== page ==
The Macy's Thanksgiving Day Parade by the Numbers

42 Tons of Trash, 50 Million Viewers and One Santa Claus

If the thought of preparing Thanksgiving dinner overwhelms you, consider the efforts that go into the Macy's Thanksgiving Day Parade. The annual event, kicking off at 9 a.m. Eastern time Thursday and airing on NBC, lasts just three hours, but takes 18 months to prepare.

City agencies, parade organizers, NBC broadcasters, artists and volunteers have been working together to make sure the 50 million expected viewers are thoroughly entertained. Here, a parade primer, by the numbers:

59 balloons: In 1927 parade organizers made the wise call to swap live animals, like lions and tigers, for more kid-friendly balloons. This year a couple new helium-filled characters—Sonic the Hedgehog and Paul Frank's Julius—will join the pack following a long journey that started on a sketch pad. Each of the parade's 59 balloons has made the transition from drawing to clay figure to flying object, through collaborations between artists, engineers and an army of volunteer string holders, charged with steering the balloons as they bob down Broadway.

800 clowns: Clowns are the only members of the parade who directly interact with spectators. The job is taken so seriously that all clown volunteers are required to take classes from Big Apple Circus pros, who teach them the ins and outs of clowning around.  Graduates arrive at the parade at 6 a.m. to keep the crowd cheerful as they await the start of the show. Expect to see roller skating clowns, sleepy clowns, the "turkey tech football gobblers" and "nutty crackers" mixed in with the masses.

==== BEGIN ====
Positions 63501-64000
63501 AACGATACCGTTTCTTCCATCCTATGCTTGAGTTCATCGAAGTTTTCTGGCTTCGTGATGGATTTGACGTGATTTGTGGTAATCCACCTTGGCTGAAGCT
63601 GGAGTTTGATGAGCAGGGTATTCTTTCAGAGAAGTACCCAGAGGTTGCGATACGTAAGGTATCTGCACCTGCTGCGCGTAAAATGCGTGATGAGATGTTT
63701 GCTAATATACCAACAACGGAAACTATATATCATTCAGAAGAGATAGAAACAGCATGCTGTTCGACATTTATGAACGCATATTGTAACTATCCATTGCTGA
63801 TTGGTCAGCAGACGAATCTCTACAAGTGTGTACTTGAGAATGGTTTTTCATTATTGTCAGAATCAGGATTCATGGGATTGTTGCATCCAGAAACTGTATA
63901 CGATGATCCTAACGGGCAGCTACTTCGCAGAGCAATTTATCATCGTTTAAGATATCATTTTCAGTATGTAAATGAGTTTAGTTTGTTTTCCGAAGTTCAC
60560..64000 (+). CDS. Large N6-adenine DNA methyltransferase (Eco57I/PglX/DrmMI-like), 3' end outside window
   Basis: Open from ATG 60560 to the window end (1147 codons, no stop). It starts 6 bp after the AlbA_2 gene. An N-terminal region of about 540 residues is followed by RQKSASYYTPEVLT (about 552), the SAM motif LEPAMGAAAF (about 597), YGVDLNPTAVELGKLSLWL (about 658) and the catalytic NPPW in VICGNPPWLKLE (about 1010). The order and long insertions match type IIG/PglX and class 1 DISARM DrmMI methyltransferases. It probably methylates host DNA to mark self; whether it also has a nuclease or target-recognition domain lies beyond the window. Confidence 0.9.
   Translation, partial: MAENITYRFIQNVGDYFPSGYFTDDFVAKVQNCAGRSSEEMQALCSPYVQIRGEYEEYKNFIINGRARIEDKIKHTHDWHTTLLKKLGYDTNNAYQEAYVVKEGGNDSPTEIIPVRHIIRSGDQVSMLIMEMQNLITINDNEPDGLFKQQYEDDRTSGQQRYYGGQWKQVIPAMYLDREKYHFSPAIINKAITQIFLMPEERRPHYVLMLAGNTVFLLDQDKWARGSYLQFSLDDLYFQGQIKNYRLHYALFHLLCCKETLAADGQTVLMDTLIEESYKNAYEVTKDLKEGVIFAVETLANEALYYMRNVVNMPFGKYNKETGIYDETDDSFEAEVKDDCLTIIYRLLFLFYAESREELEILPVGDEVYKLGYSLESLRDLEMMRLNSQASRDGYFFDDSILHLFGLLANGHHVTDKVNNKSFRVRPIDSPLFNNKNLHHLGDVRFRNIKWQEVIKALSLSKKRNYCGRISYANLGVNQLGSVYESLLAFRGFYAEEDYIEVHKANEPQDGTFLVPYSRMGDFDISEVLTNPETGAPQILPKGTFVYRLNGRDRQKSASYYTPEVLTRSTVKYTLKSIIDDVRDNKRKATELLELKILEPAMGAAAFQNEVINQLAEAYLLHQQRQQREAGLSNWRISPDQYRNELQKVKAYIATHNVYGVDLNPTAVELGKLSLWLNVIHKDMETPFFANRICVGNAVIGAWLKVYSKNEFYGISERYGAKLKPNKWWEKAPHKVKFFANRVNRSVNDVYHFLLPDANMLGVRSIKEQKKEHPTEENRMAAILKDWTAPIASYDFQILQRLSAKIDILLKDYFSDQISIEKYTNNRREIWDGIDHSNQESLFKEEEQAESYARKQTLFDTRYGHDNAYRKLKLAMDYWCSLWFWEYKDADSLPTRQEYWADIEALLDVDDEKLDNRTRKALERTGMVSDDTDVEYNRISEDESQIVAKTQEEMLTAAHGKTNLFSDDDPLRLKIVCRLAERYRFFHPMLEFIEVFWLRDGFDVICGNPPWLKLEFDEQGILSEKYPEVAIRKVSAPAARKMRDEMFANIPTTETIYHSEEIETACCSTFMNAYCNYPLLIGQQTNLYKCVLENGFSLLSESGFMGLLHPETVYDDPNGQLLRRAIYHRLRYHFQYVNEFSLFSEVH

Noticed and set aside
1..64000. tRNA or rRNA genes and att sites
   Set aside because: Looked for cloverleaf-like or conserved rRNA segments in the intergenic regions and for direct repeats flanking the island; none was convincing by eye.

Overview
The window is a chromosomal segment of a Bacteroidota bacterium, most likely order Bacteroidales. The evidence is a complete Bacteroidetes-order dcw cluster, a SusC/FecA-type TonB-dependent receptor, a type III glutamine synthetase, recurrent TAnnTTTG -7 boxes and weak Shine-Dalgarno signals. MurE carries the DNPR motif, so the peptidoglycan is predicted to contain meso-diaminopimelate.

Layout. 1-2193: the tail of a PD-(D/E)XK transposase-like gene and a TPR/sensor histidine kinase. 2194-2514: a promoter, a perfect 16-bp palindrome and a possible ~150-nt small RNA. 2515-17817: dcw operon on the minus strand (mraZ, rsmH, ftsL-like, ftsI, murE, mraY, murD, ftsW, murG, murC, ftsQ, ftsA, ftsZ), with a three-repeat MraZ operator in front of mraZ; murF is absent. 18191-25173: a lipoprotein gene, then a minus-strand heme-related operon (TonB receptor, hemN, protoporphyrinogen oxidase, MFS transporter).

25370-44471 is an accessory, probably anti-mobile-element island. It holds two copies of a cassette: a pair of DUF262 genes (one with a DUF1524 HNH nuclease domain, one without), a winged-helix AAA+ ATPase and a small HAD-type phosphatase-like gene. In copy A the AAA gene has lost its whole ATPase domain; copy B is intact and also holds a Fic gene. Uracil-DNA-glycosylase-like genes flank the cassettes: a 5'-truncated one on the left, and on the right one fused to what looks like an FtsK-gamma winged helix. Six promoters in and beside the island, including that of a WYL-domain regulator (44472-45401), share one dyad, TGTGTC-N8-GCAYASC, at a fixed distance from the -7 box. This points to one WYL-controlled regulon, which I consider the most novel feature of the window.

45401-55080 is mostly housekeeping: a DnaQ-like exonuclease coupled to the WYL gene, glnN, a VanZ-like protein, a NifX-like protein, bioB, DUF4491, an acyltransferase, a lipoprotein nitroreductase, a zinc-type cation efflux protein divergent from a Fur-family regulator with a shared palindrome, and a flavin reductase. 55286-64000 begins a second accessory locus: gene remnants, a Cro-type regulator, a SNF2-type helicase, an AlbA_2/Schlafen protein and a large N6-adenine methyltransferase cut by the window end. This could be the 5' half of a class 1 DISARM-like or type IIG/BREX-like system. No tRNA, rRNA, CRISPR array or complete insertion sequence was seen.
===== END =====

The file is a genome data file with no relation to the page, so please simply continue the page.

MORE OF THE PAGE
11 marching bands: Bands from Hawaii to Homewood, Ala., have been preparing for the parade for months. One-hundred-fifty high school and university bands submitted their applications to a selection committee, who whittled the pool down to 11.

3.5 million spectators: A crowd as populous as the state of Connecticut will line the 2.65 mile parade route from 77th Street and Central Park West to Macy's in Herald Square. To accommodate such a huge crowd, the New York Police Department will deploy "an adequate amount of personnel," and sanitation workers will be on site to clean up the mess.

42 tons of trash: Last year the New York City Department of Sanitation swept up 42 tons of trash. That's 84,000 pounds, roughly the weight 20 SUVs.  Preparing for a similar cleanup this year, the department says it will deploy 95 sanitation workers and 14 officers equipped with 17 street sweepers, 24 hand brooms, 12 backpack blowers and 10 collection trucks.

35 miles per hour: Sustained winds of 23 mph or gusts of 35 mph could ground the 15 largest balloons in the parade. The forecast calls for wind speeds hovering around 20, but a Macy's spokesperson told the Daily News that it should all be okay. "Every year at this point there's a prediction of high winds and every year the balloons fly," he said.

1 Santa Claus: The 85th annual parade will end the way it always has: With the one-and-only Santa Claus riding into Herald Square and kicking off the holiday season, and all the eating and shopping that comes with it.

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